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Check How to Use Command History on Linux
Each of our administrations currently runs on Linux. On Linux, there is an exceptionally valuable command to show you each of the latest commands that have been used lately. The command is simply called history, but it can also be accessed by taking a look at your .bash_history in your home folder. By default, the history command will show you the last 500 commands you have entered.
In this sense, today we will examine a command that allows us to see each of the commands that we have already used and to use them again. From the title, you would have effectively thought about what the command is, right?
First of all, the history command is not actually a command. You can see this for yourself by searching for the command on your system:
$ which historywhich: no history in (/ usr / local / bin: / usr / bin: / bin: / usr / games: / usr / local / sbin)
Your computer cannot find the history command because it is a keyword built into your shell. Because it is written in the shell you are using, there may be some variation in how the history behaves depending on whether you are using Bash, tcsh, Zsh, dash, fish, ksh, etc. This article is based on the Bash history implementation, so some functions may not work in other shells. However, most of the basic functions are the same.
To see the history in action, open a terminal program on your Linux installation and type:
This is the answer I got:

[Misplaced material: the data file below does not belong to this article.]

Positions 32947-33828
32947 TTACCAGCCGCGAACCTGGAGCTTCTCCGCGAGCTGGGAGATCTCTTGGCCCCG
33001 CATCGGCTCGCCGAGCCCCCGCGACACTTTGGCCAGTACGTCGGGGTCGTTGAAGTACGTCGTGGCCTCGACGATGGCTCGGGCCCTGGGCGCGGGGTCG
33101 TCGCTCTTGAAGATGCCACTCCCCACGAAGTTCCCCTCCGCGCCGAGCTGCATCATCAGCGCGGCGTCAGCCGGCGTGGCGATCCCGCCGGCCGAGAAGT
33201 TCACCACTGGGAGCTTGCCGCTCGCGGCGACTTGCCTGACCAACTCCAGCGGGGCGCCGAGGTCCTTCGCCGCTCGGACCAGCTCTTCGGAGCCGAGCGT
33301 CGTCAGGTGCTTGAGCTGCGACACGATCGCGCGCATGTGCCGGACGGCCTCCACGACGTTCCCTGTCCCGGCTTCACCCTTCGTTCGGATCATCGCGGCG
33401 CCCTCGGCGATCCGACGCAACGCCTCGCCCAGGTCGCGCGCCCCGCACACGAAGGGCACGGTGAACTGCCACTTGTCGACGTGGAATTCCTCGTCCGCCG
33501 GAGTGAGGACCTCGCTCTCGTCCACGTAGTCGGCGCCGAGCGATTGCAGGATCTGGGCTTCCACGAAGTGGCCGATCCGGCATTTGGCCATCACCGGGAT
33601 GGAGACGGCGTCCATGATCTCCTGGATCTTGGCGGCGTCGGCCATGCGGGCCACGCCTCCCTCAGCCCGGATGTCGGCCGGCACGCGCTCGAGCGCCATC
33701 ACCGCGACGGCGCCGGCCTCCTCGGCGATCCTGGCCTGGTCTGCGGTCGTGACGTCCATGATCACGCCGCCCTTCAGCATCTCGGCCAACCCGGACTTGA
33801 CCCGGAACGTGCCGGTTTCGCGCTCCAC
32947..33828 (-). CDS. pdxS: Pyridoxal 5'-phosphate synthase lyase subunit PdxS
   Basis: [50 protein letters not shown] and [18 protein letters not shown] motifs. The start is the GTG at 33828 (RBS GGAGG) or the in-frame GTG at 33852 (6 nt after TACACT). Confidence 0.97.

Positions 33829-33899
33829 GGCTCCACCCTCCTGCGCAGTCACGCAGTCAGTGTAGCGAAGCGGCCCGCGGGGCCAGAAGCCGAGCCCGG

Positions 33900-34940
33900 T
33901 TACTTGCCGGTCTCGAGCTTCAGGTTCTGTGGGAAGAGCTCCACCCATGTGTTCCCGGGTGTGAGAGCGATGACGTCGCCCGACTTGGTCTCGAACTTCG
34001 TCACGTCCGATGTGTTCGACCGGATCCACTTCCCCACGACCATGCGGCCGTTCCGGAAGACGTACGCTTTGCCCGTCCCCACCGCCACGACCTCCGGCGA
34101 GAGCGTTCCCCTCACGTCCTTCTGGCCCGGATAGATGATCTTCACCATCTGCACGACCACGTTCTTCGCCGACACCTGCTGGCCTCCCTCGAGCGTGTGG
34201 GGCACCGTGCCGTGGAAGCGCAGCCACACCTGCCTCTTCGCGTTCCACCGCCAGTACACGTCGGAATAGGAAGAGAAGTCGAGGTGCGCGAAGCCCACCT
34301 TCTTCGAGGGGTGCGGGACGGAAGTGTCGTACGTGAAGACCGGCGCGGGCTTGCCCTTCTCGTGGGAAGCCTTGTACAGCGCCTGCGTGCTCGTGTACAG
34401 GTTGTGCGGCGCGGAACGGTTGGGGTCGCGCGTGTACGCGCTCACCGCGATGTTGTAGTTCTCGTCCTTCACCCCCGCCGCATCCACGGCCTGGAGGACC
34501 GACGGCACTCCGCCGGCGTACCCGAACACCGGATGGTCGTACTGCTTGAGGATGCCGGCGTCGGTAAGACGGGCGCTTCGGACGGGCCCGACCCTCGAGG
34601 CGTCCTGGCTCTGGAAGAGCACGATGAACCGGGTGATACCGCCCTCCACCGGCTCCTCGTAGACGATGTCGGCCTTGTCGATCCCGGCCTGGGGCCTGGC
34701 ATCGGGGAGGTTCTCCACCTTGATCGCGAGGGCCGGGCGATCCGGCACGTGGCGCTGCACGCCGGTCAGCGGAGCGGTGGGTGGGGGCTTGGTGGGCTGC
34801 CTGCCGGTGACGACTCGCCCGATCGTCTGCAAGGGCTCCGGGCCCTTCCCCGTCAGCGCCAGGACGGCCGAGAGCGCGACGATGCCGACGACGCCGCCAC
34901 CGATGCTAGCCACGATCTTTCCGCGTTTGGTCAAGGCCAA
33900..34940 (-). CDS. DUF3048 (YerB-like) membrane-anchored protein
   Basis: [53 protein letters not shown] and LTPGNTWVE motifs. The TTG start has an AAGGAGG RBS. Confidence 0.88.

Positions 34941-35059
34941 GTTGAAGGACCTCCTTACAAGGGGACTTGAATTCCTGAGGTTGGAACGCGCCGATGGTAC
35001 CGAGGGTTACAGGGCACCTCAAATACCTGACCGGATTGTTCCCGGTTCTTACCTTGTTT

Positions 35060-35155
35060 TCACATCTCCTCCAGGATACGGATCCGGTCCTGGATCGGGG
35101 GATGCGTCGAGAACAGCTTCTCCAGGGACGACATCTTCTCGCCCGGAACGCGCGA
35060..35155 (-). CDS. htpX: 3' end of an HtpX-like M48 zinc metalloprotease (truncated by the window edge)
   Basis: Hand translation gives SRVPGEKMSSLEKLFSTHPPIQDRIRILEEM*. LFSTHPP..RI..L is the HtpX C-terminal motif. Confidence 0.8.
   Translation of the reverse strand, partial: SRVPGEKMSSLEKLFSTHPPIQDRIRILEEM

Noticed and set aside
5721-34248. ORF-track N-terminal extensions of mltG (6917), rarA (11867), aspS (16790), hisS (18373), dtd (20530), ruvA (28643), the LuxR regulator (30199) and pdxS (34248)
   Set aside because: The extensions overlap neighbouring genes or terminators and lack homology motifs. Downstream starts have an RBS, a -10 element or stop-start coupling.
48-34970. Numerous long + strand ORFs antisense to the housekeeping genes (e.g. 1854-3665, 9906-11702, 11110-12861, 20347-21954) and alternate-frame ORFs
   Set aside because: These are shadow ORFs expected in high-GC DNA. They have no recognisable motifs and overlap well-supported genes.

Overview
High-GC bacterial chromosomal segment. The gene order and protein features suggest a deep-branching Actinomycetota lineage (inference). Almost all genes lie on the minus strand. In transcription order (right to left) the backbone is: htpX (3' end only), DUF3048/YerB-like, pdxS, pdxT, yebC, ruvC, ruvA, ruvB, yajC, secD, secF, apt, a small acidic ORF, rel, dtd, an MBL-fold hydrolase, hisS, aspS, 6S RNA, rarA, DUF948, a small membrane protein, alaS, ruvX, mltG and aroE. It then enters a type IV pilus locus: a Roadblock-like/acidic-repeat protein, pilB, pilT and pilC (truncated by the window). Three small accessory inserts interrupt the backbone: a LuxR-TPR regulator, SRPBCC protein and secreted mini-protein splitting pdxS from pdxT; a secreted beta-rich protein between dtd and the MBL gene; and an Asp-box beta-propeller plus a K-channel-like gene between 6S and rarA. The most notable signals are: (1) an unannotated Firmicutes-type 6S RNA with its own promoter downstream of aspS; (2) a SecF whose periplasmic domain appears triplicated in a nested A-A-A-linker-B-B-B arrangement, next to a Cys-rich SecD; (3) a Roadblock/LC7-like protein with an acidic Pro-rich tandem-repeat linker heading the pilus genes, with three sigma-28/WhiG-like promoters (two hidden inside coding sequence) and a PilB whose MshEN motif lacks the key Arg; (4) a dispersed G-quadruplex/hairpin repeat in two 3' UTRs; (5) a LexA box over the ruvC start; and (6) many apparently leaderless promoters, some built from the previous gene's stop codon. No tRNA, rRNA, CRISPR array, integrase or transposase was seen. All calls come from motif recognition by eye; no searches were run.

1 clear2 ls -al3 sudo dnf update -y4 history
The history command displays a list of the commands entered since the session started. The joy of the story is that now you can play any of them using a command like:[[[[
The command! 3 at the prompt tells the shell to rerun the command on line 3 of the history list. You could also access that command by entering:
$! sudo dnf
This asks the history to find the last command that matches the pattern you provided (in this case, that pattern is dnf) and run it.
Looking for history
You can also use history to rerun the last command you entered by typing !!. By pairing it with grep, you can search for commands that match a text pattern or, using it with tail, you can find the last commands you ran. For instance:
$ history | grep dnf3 sudo dnf update -y5 history | grep dnf
$ history | tail -n 34 history5 history | grep dnf6 history | queue -n 3
Another way to access this search function is by typing Ctrl-R to invoke a recursive search of your command history. After writing this, the message changes to:
Now you can start typing a command, and the matching commands will be displayed for you to execute by pressing Enter or Enter.
Change an executed command
You can also use history to rerun a command with a different syntax. You can review the story with the story. For example, if I want to change my previous command history | grep dnf to history | grep ssh, I can run the following at the prompt:
$ ^ dnf ^ ssh ^
The command is rerun, but dnf is replaced by ssh. In other words, this command is run:
$ history | grep ssh
There may come a time when you want to delete some or all of the commands in your history file. If you want to remove a particular command, enter history -d
The history file is stored in a file that you can also modify. Bash shell users find it in their home directory as .bash_history.
Final remarks: How to Use Command History on Linux
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